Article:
Category Archives: equity prices

20/8/20: All Markets are Now Monetized

 

While the economy burns, the stock markets are literally going bonkers. Here are the main implied volatility options:

Which are symmetric, in so far as they treat volatility as symmetrically-valued to the upside and downside. And here is another way of looking at the same concept via repricing speed, or the rate of change in actual P/E ratios of S&P500 over longer time horizons, in this case: 20 weeks running P/E ratios change:

Source of the chart is @longvieweconomics. What does the above show? We have S&P500 at an all-time high. S&P500's PE ratio (PER) is only slightly below the 2000 peak. And, we have the fastest rate of S&P over-valuation increase in history - full 85 percentage points trough to peak. Both, the fundamentals and the momentum of their deterioration are absolutely out of control. Of course, this is just the stocks. One must never mention the massive bubble blown up by the Fed in the bonds markets. 

The 20-weeks moving change in weekly yields for Aaa-rated bonds maxed out at historical high of -44.06% (remember, lower yields = higher prices) in the week of July 31st this year. Top three historically highest rates of change took place in the three weeks of July 24th-August 7 this year. Overall range of bonds repricing is in the range of 60 percentage points in the current cycle:

This is plain horrendous: there is nothing in the macro and micro fundamentals that can warrant these changes. Except for the expectation of continued monetary accommodation of the Wall Street into the infinitely long future.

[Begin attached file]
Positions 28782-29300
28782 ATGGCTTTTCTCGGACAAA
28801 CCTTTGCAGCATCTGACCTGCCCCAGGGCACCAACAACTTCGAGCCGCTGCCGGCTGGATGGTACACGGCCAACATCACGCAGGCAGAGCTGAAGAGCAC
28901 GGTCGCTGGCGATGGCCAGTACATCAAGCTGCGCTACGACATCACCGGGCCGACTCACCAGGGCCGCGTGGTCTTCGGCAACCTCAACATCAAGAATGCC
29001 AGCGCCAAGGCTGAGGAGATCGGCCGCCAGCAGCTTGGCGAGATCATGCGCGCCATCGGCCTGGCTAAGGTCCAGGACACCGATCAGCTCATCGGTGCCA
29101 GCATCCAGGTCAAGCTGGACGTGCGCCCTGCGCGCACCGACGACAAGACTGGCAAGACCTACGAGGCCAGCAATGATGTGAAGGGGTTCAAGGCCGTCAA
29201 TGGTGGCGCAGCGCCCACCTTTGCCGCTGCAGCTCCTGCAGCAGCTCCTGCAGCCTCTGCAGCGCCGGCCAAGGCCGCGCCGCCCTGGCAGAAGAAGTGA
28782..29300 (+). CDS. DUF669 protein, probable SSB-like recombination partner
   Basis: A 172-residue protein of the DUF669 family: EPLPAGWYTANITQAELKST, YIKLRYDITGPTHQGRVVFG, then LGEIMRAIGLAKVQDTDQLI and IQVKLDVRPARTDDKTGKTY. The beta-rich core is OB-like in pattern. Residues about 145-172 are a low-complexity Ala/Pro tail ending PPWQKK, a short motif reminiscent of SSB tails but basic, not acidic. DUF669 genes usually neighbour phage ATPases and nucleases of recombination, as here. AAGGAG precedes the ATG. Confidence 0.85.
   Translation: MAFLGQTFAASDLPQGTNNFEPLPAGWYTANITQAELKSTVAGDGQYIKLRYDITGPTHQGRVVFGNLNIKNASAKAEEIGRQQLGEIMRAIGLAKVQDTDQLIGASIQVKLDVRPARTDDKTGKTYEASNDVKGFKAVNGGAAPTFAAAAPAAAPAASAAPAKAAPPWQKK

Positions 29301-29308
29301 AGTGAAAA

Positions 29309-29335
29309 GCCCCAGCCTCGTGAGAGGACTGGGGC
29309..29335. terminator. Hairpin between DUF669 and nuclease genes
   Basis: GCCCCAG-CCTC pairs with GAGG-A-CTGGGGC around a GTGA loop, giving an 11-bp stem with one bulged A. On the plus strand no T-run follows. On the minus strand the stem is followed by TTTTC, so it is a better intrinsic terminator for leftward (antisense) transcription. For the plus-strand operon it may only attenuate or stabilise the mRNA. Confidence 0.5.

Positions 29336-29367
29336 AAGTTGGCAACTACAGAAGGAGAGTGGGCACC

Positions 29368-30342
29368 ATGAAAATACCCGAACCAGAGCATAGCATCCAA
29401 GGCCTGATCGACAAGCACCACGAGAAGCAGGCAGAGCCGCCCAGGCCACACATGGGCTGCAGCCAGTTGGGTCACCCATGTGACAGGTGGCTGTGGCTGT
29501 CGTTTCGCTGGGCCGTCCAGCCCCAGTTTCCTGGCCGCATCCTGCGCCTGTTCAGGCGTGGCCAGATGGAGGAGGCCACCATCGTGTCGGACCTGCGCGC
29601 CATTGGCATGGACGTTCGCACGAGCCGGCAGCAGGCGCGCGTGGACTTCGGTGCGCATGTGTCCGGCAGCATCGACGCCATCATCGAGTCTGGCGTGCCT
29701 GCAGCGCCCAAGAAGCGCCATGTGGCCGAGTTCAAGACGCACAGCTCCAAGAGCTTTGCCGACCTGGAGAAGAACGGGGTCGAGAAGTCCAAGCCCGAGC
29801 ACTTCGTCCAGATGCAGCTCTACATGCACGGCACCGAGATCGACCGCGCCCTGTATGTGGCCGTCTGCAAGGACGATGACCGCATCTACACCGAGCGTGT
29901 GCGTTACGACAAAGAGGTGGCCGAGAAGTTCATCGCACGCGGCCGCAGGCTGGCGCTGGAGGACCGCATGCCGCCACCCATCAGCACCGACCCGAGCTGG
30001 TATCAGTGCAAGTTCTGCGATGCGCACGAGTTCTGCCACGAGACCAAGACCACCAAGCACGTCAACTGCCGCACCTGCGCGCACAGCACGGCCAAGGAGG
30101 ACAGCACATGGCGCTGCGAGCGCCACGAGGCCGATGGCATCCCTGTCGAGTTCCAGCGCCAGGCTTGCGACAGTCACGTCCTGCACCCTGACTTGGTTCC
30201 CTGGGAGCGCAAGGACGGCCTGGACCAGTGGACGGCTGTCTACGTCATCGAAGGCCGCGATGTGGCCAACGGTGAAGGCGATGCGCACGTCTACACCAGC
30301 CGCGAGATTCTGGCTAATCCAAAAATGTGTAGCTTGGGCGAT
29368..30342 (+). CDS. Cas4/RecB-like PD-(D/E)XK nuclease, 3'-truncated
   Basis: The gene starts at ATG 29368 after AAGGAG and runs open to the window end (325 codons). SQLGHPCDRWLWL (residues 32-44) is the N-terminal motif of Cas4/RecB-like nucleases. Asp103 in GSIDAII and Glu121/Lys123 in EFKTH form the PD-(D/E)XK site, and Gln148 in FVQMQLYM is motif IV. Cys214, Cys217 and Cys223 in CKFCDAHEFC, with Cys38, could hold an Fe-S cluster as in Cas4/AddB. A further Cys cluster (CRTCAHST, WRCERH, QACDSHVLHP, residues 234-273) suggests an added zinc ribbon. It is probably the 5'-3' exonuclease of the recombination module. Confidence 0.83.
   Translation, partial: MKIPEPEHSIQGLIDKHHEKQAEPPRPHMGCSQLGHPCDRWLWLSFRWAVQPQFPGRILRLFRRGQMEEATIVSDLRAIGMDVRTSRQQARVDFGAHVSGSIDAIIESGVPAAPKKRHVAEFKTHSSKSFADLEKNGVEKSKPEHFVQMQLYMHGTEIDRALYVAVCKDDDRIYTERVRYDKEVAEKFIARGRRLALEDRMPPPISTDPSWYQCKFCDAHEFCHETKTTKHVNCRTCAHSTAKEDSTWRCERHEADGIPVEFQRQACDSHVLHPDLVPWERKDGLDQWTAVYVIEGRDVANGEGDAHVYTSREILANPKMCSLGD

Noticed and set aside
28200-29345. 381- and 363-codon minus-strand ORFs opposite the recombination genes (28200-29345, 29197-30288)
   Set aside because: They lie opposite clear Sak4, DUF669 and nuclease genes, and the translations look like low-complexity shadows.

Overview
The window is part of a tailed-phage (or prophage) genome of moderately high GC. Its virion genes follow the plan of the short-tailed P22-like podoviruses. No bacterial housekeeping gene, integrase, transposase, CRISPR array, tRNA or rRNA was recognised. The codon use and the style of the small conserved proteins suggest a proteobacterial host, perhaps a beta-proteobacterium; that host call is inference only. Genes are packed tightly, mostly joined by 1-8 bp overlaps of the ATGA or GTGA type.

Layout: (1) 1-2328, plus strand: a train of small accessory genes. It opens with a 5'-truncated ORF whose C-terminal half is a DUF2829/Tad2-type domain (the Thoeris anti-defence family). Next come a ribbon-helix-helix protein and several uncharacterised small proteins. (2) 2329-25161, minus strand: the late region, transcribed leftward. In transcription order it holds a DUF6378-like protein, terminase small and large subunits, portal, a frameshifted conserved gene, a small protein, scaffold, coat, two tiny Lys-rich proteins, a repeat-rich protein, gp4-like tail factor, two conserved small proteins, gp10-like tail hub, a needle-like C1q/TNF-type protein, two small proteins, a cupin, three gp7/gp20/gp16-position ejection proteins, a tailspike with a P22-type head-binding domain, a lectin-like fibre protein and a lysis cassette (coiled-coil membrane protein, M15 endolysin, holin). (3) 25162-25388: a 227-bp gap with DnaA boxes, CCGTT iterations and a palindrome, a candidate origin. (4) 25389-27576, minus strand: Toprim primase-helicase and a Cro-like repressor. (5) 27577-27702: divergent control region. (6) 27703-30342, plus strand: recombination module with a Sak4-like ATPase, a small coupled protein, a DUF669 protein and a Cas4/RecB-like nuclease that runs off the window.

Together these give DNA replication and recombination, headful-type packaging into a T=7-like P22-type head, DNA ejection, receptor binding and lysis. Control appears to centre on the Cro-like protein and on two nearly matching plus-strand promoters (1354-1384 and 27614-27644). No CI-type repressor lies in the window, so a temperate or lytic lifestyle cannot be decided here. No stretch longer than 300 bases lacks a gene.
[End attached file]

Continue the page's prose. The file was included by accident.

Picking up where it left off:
28/12/18: BTCD is neither a hedge nor a safe haven for stocks


A quick - and dirty - run through the argument that Bitcoin serves as a hedge or a safe haven for stocks. This argument has been popular in cryptocurrencies analytical circles of recent, and is extensively covered in the research literature, when it comes to 2014-2017 dynamics, but not so much for 2018 or even more recent period dynamics.

First, simple definitions:

  1. A financial instrument X is a hedge for a financial instrument Y, if - on average, over time - significant declines in the value of Y are associated with lower declines (weak hedge) or increases (strong hedge) in the value of X.
  2. A financial instrument X is a safe haven for a financial instrument Y, if at the times of significant short-term drop in the value of Y, instrument X posts increases (strong safe haven) or shallower decreases (weak safe haven) in its own value.
So here are two charts for Safe Haven argument:


The first chart shows that over the last 12 months, there were 3 episodes when - over time, on average, based on daily prices, stocks acted as a strong hedge for BTCUSD. There are zero periods when BTCUSD acted as a hedge for stocks. The second chart shows that within the last month, based on 30 minutes intervals data (higher frequency data, not exactly suitable for hedge testing), BTCUSD did manage to act as a hedge for stocks in two periods. However, taken across both periods, overall, BTCUSD only acted as a weak hedge.

The key to the above is,  however, the time frame and the data frequency. A hedge is a longer-term, averages-defined relationship. Not an actively traded strategy. And this means that the first chart is more reflective of true hedging relationship than the later one. Still, even if we severely stretch the definition of a hedge, we are still left with two instances when the BTCUSD acts as a hedge for DJIA against two instances when DJIA acts as a hedge for BTCUSD.

People commonly confuse both hedging and safe haven as being defined by the negative symmetric correlation between assets X and Y, but in reality, both concepts are defined by the directional correlation: when X is falling, correlation myst be negative with Y, and when Y is falling, correlation must be negative with X. The downside episodes are what matters, not any volatility.